Alec Guinness portrays a mild-mannered criminal mastermind in The Lavender Hill Mob, an excellent British caper comedy.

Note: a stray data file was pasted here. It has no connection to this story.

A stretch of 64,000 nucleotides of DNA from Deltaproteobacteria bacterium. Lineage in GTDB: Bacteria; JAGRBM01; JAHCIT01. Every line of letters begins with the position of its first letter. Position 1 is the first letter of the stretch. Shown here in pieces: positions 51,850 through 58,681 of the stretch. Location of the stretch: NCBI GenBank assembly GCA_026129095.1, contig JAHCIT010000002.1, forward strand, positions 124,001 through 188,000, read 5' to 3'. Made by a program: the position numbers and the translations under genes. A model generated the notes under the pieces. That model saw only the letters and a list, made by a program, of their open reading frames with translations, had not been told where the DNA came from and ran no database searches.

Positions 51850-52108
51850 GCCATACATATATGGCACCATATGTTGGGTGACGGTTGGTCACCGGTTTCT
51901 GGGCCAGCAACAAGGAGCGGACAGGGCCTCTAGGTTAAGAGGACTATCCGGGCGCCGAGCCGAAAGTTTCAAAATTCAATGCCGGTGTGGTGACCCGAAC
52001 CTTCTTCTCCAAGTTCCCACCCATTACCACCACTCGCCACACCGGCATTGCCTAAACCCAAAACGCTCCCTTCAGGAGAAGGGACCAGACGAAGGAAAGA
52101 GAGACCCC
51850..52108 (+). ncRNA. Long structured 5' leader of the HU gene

Our film opens in Rio de Janeiro, where Henry Holland (Alec Guinness) is a popular man, renowned for his elaborate parties and generosity. He's at a cafe telling a guy about his humble origins and how he came into his money. A year previously, he had been a meek bank clerk in London, living an unremarkable life in a simple boarding house, and reading gangster stories to his elderly co-tenant Mrs. Chalk (Marjorie Fielding). His main job at the bank was supervising the transfer of gold bullion, a job he'd been doing for twenty years, driving everyone nuts with his fastidiousness and paranoia. It turns out that was exactly the persona he was trying to sell - the entire time, he was after a way to steal the bullion himself and smuggle it abroad. The only thing stopping him was not being able to come up with a way to smuggle it out of the country. That changed when his boarding house got a new tenant - an artist named Alfred Pendlebury (Stanley Holloway) who made and sold souvenirs for tourist shops around the world - gold-painted miniature Eiffel Towers, for instance. Holland took Pendlebury into his confidence and talked him into helping with the heist. They also tricked a pair of burglars (Sidney James and Alfie Bass) into helping with the robbery and getaway (I won't give away how, despite the spoiler warning - just trust me that it's clever). Despite an occasional snag and some comedy of errors moments, the heist was successful, earning them one million pounds. In a beautiful bit of irony, Holland (who played hostage as his alibi) was lauded by the bank and the press as a hero. However, a string of mishaps afterwards endangered not only their earnings, but their freedom as well.